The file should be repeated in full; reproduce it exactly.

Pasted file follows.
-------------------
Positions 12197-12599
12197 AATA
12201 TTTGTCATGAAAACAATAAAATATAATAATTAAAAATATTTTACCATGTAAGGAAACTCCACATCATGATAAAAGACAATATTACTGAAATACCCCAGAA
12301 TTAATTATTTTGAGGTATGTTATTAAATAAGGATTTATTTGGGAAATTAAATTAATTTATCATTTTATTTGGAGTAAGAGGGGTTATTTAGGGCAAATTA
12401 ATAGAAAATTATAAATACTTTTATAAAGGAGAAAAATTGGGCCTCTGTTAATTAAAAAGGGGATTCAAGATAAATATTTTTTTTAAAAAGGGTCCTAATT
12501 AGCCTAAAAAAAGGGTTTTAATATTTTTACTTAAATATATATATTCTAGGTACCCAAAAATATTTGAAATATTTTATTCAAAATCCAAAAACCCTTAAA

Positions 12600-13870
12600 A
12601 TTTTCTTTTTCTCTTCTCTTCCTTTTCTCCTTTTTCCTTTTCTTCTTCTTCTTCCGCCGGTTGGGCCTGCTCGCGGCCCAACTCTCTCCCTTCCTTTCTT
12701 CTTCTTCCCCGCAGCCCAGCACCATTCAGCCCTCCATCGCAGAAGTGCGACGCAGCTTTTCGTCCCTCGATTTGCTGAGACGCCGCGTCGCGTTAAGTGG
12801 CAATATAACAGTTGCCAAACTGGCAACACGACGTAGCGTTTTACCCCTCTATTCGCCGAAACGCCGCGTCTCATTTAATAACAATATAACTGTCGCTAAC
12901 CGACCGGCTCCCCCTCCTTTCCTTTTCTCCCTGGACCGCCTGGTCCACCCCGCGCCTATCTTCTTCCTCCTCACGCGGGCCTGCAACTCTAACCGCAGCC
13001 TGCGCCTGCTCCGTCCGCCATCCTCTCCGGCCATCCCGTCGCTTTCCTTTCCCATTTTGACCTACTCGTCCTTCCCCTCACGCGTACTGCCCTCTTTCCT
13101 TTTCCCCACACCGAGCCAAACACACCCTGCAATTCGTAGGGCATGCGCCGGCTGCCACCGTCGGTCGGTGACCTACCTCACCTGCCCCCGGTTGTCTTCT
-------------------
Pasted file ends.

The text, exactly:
Positions 12197-12599
12197 AATA
12201 TTTGTCATGAAAACAATAAAATATAATAATTAAAAATATTTTACCATGTAAGGAAACTCCACATCATGATAAAAGACAATATTACTGAAATACCCCAGAA
12301 TTAATTATTTTGAGGTATGTTATTAAATAAGGATTTATTTGGGAAATTAAATTAATTTATCATTTTATTTGGAGTAAGAGGGGTTATTTAGGGCAAATTA
12401 ATAGAAAATTATAAATACTTTTATAAAGGAGAAAAATTGGGCCTCTGTTAATTAAAAAGGGGATTCAAGATAAATATTTTTTTTAAAAAGGGTCCTAATT
12501 AGCCTAAAAAAAGGGTTTTAATATTTTTACTTAAATATATATATTCTAGGTACCCAAAAATATTTGAAATATTTTATTCAAAATCCAAAAACCCTTAAA

Positions 12600-13870
12600 A
12601 TTTTCTTTTTCTCTTCTCTTCCTTTTCTCCTTTTTCCTTTTCTTCTTCTTCTTCCGCCGGTTGGGCCTGCTCGCGGCCCAACTCTCTCCCTTCCTTTCTT
12701 CTTCTTCCCCGCAGCCCAGCACCATTCAGCCCTCCATCGCAGAAGTGCGACGCAGCTTTTCGTCCCTCGATTTGCTGAGACGCCGCGTCGCGTTAAGTGG
12801 CAATATAACAGTTGCCAAACTGGCAACACGACGTAGCGTTTTACCCCTCTATTCGCCGAAACGCCGCGTCTCATTTAATAACAATATAACTGTCGCTAAC
12901 CGACCGGCTCCCCCTCCTTTCCTTTTCTCCCTGGACCGCCTGGTCCACCCCGCGCCTATCTTCTTCCTCCTCACGCGGGCCTGCAACTCTAACCGCAGCC
13001 TGCGCCTGCTCCGTCCGCCATCCTCTCCGGCCATCCCGTCGCTTTCCTTTCCCATTTTGACCTACTCGTCCTTCCCCTCACGCGTACTGCCCTCTTTCCT
13101 TTTCCCCACACCGAGCCAAACACACCCTGCAATTCGTAGGGCATGCGCCGGCTGCCACCGTCGGTCGGTGACCTACCTCACCTGCCCCCGGTTGTCTTCT